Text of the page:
His body of work consists of one game, and that was Friday's loss to the Los Angeles Lakers - almost a year after his torn right ACL injury. As expected, there was some clear rust in Rondo's game to start. But as he warmed up, he got better and started doing Rondo-like things such as his up-and-under scoop shot and getting a steal that starts a fast break which ends with a Celtics basket. But what remains to be seen is his recovery time from playing in games, even with his minutes being restricted. Rondo felt good about an hour after Friday's loss, but who knows how he'll feel a day or two later. As hopeful has Rondo's play was in his season opener, there are just too many unknowns to give him a fair grade. GRADE: INCOMPLETE
Bogans' excused absence from the Celtics hasn't been a distraction or issue for the team because the player involved, didn't really play. And that right there is why both sides are where they are now. The Celtics know he's unhappy with sitting. So rather than risk that disappointment becoming an issue inside the locker room, they sent him home with pay. Because he played so sparingly, it's hard to tell if Bogans still has anything of significance to offer other than a tradable contract. It's unlikely that he'll get a chance, even if there were injuries, to see action with the Celtics. Hopefully both sides can find a common ground that will allow each to come away feeling good. We'll see. GRADE: INCOMPLETE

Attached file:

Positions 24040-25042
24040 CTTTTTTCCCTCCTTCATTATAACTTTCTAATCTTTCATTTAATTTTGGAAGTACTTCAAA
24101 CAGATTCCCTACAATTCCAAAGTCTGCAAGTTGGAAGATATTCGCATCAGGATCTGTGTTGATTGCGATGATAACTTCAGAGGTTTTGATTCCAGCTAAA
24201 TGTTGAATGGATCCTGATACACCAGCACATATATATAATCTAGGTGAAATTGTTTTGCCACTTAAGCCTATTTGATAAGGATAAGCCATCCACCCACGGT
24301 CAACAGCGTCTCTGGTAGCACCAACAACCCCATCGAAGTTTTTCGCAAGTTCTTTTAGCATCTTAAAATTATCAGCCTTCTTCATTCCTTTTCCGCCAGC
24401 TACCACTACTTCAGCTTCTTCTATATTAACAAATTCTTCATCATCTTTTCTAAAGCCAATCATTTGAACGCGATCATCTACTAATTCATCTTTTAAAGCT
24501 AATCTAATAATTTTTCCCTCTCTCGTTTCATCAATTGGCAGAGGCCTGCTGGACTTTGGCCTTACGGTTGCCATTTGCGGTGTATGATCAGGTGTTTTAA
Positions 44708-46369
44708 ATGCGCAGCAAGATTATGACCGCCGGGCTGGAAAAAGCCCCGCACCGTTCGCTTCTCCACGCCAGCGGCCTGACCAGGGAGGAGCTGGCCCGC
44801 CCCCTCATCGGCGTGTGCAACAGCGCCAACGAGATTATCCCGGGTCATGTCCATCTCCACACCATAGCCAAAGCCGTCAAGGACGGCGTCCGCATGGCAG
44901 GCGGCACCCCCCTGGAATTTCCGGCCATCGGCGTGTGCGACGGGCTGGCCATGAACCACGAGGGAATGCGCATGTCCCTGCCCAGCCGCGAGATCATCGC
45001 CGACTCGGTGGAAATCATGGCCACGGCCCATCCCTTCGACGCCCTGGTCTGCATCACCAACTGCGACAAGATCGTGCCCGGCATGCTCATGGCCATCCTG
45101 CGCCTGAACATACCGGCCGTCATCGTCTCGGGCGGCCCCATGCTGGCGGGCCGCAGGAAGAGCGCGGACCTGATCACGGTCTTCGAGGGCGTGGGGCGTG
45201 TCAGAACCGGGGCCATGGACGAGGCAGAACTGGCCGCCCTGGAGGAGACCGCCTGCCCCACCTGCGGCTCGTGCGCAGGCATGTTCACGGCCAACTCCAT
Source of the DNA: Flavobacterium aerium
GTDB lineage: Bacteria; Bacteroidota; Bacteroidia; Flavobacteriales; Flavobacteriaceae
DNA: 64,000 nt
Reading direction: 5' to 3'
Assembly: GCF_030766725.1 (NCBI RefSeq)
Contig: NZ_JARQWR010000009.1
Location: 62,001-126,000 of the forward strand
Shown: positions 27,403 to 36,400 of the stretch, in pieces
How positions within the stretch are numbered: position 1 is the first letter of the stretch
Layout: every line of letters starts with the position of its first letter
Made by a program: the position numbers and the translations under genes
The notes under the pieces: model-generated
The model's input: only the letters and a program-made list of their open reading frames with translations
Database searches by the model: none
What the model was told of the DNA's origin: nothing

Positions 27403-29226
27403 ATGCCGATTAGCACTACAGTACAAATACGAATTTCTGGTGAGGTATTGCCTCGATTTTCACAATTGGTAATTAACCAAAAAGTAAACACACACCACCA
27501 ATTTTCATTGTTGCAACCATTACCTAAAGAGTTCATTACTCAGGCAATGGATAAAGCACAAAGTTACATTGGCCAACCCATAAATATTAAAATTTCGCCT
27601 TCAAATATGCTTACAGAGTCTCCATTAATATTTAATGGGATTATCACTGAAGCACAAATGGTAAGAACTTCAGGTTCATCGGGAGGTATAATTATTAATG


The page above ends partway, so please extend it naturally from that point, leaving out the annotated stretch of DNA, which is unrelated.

This was a tough one to toss into the incomplete category because he played quite a bit with his previous team, the Memphis Grizzlies. But I'm judging these players as Celtics. Because of that, it just didn't seem fair to grade him for what has been a handful of games with very few practices sprinkled in. That said, Bayless has been pretty good all things considered. He has had a game or two where for a period of time, he was the best player on the floor. But more often than not, he looks like a new guy thinking rather than just playing the way he knows how to play. Still, considering Bayless' talent and the financial savings Boston received in trading Courtney Lee for him, he has been a good acquisition so far. GRADE: INCOMPLETE
One of the newest members of the Boston Celtics, Anthony has not played a single minute for the Green team yet. Even as he tries to catch up, it's hard to imagine his limited playing time with Miami being all that different now that he's a Boston Celtic. GRADE: INCOMPLETE
Guys on 10-day contracts learn not to get too comfortable, and Johnson won't be an exception to that rule. He spent eight games with the Memphis Grizzlies last year, the kind of experience that can only help him whenever he gets his chance to play. GRADE: INCOMPLETE